Clearing the air on red-light cameras

Traffic moves past the sign for the red-light

Traffic moves past the sign for the red-light camera on Old Country Road in Westbury on Aug. 18, 2011. (Credit: Newsday/Thomas A. Ferrara)

Let's take a moment to tie up some loose ends about those red-light cameras everyone loves to hate.

 

Last month we told you that a 2011 state directive set new standards for yellow signals on state roads. The result: longer yellows.

All traffic signals on state roads now conform to the memo, according to the state Department of Transportation, so yellow lights at those intersections range from 3.6 seconds (30 mph zone) to 5.4 seconds (55 mph zone). The signals at red-light camera intersections on state roads have met that standard since last June, department spokeswoman Eileen Peters reports.

Suffolk County had asked the state to lengthen the yellow intervals after receiving complaints that they were too short, chief county engineer William Hillman told the county legislature last month.

The 1.5-second differenceWatchdog was curious what impact the longer yellow intervals would have on red-light camera tickets, specifically at the intersection of Route 347 and Mark Tree Road on the border of East Setauket and Centereach. Thomas Buttaro, a Port Jefferson Station resident, is challenging a ticket he received there in the time after the state memo was issued and before the yellow signal was lengthened to 5.4 seconds from 3.9 seconds.

Suffolk County replied to our Freedom of Information request with this information:

From the date of the 2011 memo, March 16, to May 25: 1,770 tickets were issued, an average of 25 a day.

The number fell to 566 for the same span of time starting May 25, or almost eight a day.

Full disclosure: Our request contained a typo -- May 25, instead of May 23, the date the signal was changed -- so the 1,770 includes two days post-signal change. Adjusting for those days, the daily average before the change would have been slightly higher.

The yellow signal change has so far applied only to state roads. But we can expect to see more cameras on roads where the yellow lights are shorter.

That's because both counties are poised to double the number of red-light camera intersections.

In Suffolk, Hillman said, the county's 700-plus signals will meet the same standard eventually. They're being adjusted as they get upgrades.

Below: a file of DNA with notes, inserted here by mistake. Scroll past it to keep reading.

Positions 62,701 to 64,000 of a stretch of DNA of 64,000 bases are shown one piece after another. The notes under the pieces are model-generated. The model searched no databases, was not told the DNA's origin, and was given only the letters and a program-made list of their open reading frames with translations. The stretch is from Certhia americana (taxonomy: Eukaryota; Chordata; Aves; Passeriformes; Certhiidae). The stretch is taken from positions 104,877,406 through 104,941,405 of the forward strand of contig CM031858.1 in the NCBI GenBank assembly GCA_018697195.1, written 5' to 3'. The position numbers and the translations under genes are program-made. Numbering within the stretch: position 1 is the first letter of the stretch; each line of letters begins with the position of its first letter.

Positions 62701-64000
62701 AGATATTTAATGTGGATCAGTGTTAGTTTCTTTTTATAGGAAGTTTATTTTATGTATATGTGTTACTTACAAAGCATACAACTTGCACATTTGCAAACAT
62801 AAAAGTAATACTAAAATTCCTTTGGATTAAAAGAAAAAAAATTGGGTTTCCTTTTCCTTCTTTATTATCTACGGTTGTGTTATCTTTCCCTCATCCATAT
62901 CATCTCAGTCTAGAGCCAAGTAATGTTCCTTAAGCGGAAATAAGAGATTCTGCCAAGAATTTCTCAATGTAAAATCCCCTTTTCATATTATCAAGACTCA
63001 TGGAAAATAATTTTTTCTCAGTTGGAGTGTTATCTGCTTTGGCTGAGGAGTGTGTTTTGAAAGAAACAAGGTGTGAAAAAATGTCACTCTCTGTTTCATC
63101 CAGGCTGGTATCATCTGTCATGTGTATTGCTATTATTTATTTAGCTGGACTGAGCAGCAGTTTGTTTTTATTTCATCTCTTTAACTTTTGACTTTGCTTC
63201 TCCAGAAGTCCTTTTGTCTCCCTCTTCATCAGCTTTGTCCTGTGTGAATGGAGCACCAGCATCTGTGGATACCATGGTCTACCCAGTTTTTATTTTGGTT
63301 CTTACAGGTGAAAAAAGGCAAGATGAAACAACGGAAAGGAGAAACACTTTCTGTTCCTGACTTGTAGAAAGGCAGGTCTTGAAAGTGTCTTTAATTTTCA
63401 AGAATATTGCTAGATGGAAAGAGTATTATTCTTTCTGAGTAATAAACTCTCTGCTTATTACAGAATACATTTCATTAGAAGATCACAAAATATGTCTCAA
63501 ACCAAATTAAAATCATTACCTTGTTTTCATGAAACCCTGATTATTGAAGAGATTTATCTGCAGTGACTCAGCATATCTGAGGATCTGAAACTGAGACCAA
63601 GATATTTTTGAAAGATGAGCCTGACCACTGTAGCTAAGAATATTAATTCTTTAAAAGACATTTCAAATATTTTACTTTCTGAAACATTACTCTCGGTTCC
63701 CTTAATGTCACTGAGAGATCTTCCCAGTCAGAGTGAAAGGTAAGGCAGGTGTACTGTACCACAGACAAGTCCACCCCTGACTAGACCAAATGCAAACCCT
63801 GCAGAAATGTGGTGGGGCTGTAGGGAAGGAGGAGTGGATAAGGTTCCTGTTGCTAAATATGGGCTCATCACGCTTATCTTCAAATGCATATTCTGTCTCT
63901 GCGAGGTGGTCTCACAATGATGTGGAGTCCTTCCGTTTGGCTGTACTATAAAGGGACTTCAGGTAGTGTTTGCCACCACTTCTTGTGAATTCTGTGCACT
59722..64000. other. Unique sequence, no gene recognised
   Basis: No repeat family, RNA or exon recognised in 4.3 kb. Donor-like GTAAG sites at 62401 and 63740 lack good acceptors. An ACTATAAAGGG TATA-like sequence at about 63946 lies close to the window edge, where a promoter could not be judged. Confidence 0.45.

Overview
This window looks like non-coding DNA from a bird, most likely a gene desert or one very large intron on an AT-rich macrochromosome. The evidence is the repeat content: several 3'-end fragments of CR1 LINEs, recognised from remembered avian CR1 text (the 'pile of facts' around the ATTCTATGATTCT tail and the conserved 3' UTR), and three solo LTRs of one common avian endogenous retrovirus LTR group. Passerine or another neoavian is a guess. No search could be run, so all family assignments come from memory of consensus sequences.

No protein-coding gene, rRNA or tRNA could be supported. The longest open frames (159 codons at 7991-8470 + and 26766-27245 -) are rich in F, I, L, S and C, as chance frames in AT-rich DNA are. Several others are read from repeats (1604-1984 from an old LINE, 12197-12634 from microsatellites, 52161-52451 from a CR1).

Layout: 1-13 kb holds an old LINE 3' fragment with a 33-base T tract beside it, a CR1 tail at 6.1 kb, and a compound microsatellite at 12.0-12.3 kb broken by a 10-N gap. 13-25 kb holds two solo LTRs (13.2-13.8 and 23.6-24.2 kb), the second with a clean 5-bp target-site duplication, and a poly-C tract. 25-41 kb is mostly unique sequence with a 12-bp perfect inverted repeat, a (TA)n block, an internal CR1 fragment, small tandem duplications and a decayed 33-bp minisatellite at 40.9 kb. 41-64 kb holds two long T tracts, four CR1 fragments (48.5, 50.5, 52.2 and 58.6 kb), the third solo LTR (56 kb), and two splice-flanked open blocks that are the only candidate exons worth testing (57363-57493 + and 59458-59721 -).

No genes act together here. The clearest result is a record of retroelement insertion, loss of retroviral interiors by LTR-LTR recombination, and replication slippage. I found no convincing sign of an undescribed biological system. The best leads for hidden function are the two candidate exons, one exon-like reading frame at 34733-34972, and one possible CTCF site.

Nassau County's roads rely on Federal Highway Administration guidelines -- a few tenths of a second shorter in each speed category -- along with county engineers' judgment, according to Michael Martino, spokesman for the county Public Works Department. Those guidelines range from 3.2 seconds (30 mph) to 5 seconds (55 mph), with adjustments for factors such as an uphill or downhill approach.

So don't expect yellow intervals to be identical, even on roads with the same speed limits.

And that takes us to Mark Bender's question about the intersection where Underhill Boulevard meets Jericho Turnpike in Syosset. Bender, of Syosset, who said he and his wife had each received red-light tickets there, noticed that the yellow signal in the right-turn lane is shorter than in the other lanes. That intersection belongs to the state, which says a road with that speed limit (45 mph) needs a 4.7-second yellow. Because the Underhill approach is downhill, a case could be made that the yellow should be longer.

Bender sat in an adjacent parking lot and, using a stopwatch, timed the yellow in the right turn lane at 3.4 seconds, a time he said is insufficient for drivers to stop before the light turns red.

The state agrees with Bender's observations but insists the shorter yellow is appropriate at that location. That's because, Peters said, in the right-turn lane "the turning movement must occur at a much slower speed than traffic traveling through the intersection." Translation: Slower speed gets a shorter yellow.

As for Bender: He said he supports the red-light camera program "if it's fair and saves lives." But in his estimation, this yellow light comes up short.

 

Keeping tabs on lights

Once a traffic signal has been adjusted, no monitoring is necessary to keep the timing accurate, Peters said. "Once they're set, they're set," she said. "It's not going to run out of juice."

Repairs become necessary when the signals are damaged by weather, traffic accidents or power failures, she said.